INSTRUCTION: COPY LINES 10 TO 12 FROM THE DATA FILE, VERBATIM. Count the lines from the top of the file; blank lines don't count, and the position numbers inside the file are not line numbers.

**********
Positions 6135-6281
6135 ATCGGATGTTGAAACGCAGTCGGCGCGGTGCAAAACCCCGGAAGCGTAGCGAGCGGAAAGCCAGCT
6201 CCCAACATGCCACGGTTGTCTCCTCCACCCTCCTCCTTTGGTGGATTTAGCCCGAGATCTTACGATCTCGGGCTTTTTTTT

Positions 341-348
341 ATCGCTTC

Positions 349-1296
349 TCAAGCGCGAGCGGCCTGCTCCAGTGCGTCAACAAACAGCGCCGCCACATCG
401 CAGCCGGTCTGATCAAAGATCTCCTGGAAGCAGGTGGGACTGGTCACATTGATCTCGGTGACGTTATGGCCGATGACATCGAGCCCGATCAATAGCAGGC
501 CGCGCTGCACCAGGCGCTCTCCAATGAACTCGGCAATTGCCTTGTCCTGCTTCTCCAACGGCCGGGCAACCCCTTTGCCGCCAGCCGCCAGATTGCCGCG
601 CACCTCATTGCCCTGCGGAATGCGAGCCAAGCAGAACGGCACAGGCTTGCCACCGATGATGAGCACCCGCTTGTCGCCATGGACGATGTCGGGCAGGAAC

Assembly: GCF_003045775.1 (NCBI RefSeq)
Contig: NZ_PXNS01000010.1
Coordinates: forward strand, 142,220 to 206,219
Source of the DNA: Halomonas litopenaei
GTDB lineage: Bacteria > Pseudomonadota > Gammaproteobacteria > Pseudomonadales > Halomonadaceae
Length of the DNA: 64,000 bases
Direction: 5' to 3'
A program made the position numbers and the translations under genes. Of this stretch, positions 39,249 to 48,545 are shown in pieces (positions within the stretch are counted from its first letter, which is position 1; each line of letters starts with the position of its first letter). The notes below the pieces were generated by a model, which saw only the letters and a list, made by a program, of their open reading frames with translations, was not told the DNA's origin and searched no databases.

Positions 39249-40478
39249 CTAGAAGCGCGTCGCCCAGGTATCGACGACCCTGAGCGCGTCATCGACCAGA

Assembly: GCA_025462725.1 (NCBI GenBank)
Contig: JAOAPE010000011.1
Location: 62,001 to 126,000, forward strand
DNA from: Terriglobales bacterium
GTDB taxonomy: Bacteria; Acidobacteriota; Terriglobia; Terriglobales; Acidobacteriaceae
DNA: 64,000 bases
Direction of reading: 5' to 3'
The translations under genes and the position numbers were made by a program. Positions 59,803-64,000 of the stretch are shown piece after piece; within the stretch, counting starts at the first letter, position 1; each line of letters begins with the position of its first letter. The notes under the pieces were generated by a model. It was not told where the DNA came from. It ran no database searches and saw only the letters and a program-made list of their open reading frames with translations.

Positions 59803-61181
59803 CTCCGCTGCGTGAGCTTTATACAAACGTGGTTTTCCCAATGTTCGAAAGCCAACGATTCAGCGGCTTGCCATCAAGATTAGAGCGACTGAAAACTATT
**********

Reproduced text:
601 CACCTCATTGCCCTGCGGAATGCGAGCCAAGCAGAACGGCACAGGCTTGCCACCGATGATGAGCACCCGCTTGTCGCCATGGACGATGTCGGGCAGGAAC

Assembly: GCF_003045775.1 (NCBI RefSeq)
Contig: NZ_PXNS01000010.1